Precedence Rules for Arithmetic Operators

Precedence Rules for Arithmetic Operators

Operator/ConventionDescriptionExplanation
( )Items within parentheses are evaluated firstIn 2 * (x + 1), the x + 1 is evaluated first, with the result then multiplied by 2
unary -- used for negation (unary minus) is nextIn 2 * -x, the -x is computed first, with the result then multiplied by 2
* / %Next to be evaluated are *, /, and %, having equal precedence% is not described in this table
+ -Finally come + and - with equal precedenceIn y = 3 + 2 * x, the 2 * x is evaluated first, with the result then added to 3, because * has higher precedence than +. Spacing doesn't matter: y = 3+2 * x would still evaluate 2 * x first.
left-to-rightIf more than one operator of equal precedence could be evaluated, evaluation occurs left to rightIn y = x * 2 / 3, the x * 2 is first evaluated, with the result then divided by 3

Precedence rules for arithmetic, logical, and relational operators.
Operator/Convention Description Explanation
( ) Items within parentheses are evaluated first In (a * (b + c)) – d, the + is evaluated first, then *, then -.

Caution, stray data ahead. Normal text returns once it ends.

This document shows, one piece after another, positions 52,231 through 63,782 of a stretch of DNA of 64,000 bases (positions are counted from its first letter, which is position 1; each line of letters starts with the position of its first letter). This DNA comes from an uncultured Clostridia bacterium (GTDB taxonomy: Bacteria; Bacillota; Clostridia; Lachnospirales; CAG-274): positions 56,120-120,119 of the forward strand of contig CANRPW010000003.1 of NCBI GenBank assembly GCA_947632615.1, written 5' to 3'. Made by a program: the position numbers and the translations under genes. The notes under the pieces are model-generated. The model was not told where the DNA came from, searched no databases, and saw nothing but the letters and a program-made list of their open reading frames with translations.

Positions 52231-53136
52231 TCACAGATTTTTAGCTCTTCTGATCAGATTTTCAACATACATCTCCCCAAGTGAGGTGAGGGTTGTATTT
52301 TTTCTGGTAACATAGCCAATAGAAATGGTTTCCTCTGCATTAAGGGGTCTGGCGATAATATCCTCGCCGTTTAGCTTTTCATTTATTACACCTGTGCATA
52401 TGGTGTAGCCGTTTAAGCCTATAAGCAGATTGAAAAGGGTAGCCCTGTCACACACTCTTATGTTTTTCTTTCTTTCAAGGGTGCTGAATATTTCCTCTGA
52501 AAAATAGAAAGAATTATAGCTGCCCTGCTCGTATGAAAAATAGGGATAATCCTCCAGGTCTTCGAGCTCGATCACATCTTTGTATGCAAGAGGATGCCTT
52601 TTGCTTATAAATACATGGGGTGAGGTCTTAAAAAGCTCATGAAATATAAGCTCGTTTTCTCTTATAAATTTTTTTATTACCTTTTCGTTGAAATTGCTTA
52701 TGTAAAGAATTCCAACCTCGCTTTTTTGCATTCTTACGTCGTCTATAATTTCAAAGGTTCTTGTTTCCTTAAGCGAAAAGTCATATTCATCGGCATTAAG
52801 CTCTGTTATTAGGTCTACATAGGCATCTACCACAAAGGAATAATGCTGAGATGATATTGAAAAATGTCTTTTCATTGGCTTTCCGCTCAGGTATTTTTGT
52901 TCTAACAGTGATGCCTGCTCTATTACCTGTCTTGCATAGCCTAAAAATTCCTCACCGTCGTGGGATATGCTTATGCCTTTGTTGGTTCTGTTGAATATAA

! ! (logical NOT) is next ! x || y is evaluated as (!x) || y
* / % + – Arithmetic operators (using their precedence rules; see earlier section) z – 45 * y < 53 evaluates * first, then -, then <. < <= > >= Relational operators x < 2 || x >= 10 is evaluated as (x < 2) || (x >= 10) because < and >= have precedence over ||.
== != Equality and inequality operators x == 0 && x >= 10 is evaluated as (x == 0) && (x >= 10) because < and >= have precedence over &&.
== and != have the same precedence and are evaluated left to right.
&& Logical AND x == 5 || y == 10 && z != 10 is evaluated as (x == 5) || ((y == 10) && (z != 10)) because && has precedence over ||.
|| Logical OR